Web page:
Spin and antimatter

31 March 2014

Interview with

Ben Allanach, Cambridge University

From a distance the laws of physics and the Universe at large look pretty symmetrical. But, drill down into the fabric of the matter we're made of, and some glaring asymmetries emerge. Chris Smith spoke to particle physicist Ben Allanach from Antimatter detectorCambridge University...

Ben - It's a weird thing when you look at your hands and they look as if they've got mirror symmetry.  They don't look particularly different. And macroscopic large objects don't seem that different through a mirror. But the weird thing is, when you look at the smallest bits of matter; particles like electrons, the outer bits of atoms, they look asymmetric in a very special way. And also, there's an asymmetry between matter and anti-matter which is very important for our existence.

Chris - When you say an asymmetry, I mean, let's just back up a bit here because when we're talking about matter and antimatter we're going right the way back to the Big Bang and the fact that energy gets converted into material in the Universe. And there's not really a fundamental reason why we shouldn't have equivalent amounts of matter and its mirror-image equivalent anti-matter. But, what we see the Universe is made of is matter...?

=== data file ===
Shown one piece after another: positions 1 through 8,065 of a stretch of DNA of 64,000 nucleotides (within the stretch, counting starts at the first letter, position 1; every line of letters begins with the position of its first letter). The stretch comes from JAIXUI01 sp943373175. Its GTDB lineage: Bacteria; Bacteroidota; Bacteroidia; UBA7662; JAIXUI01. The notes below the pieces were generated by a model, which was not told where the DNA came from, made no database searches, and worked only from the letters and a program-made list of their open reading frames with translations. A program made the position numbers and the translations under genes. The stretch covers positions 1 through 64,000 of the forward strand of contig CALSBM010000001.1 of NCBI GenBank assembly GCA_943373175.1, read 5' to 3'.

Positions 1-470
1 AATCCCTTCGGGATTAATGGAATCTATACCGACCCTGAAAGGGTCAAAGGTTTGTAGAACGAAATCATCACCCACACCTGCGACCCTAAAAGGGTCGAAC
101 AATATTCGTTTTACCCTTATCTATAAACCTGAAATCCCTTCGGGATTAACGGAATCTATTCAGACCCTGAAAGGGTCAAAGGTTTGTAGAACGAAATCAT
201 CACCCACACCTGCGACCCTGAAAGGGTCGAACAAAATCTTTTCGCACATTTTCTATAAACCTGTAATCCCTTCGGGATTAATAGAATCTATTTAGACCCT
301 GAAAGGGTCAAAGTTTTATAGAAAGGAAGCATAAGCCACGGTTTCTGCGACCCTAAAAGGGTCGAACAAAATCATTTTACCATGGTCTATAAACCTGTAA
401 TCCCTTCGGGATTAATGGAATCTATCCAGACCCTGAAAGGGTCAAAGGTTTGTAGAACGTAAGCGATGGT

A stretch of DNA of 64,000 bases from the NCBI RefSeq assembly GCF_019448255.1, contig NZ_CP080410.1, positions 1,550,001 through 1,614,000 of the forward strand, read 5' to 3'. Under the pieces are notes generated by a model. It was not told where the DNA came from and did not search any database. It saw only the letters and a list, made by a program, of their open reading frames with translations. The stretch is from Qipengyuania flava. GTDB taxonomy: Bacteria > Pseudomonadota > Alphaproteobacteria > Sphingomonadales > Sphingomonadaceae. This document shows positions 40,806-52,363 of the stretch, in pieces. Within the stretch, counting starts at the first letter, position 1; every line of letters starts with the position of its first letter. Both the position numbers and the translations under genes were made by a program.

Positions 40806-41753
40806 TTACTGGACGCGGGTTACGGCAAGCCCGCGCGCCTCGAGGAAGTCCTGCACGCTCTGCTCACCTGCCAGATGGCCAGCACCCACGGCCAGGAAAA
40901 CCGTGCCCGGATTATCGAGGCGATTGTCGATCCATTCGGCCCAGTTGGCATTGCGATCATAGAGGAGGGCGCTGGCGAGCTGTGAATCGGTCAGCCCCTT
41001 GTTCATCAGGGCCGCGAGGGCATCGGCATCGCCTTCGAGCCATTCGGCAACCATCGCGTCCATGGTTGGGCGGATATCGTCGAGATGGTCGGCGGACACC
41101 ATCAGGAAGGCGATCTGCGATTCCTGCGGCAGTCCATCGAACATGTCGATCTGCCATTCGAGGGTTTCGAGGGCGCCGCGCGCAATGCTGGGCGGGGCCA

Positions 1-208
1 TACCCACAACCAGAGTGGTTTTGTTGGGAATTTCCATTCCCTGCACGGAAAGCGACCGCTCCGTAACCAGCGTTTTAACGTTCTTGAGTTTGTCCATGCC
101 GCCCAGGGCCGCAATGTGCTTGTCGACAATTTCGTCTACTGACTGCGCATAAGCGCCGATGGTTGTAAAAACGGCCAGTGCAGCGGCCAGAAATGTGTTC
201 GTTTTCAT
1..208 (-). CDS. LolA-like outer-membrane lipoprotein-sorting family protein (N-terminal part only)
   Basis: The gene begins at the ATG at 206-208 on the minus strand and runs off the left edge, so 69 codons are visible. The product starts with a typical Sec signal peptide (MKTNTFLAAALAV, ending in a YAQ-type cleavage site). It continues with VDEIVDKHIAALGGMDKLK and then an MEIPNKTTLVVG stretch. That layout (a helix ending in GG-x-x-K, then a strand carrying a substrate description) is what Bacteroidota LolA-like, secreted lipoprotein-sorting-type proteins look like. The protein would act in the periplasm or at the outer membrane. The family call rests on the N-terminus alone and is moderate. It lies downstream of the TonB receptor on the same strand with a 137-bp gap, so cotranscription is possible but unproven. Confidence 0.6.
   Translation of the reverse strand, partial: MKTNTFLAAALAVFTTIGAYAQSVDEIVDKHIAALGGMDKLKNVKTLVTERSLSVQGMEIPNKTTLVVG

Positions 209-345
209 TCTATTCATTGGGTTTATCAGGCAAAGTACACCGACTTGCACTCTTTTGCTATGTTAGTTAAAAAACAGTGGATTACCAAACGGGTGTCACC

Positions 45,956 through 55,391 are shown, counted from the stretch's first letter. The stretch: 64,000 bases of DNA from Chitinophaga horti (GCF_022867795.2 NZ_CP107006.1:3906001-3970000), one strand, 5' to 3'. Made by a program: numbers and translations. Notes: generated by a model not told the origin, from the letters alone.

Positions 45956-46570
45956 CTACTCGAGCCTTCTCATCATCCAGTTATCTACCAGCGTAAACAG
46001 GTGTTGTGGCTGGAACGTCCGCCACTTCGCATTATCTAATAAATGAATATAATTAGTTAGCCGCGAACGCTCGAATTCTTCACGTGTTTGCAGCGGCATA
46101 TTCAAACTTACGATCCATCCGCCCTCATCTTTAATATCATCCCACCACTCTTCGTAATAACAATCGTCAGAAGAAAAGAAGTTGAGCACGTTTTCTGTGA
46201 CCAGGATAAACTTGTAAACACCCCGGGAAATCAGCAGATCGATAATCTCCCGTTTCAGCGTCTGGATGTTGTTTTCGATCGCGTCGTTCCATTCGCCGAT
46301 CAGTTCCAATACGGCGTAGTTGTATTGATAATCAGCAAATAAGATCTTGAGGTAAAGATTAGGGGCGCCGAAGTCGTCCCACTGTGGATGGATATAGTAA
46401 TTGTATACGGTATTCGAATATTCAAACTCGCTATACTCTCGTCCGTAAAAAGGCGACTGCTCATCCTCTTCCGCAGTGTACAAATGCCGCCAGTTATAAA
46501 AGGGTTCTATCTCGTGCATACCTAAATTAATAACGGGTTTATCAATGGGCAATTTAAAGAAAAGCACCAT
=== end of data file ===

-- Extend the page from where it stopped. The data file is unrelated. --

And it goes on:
Ben - That's right. We're all made of matter. There's not much anti-matter around at all. You can make it at places like CERN when you convert energy the other way into matter and anti-matter. The question is, why did we end up all being matter? If you do the sums in the early Universe, the early Universe was a hot cloud of gas and there's matter and anti-matter bouncing around. If you work out the equilibrium of that, you're going to get pretty much equal amounts to a very good statistical average.

Chris - Based on our present models...

Ben - Yeah, based on our present understanding of physics and experiments like CERN give us that understanding.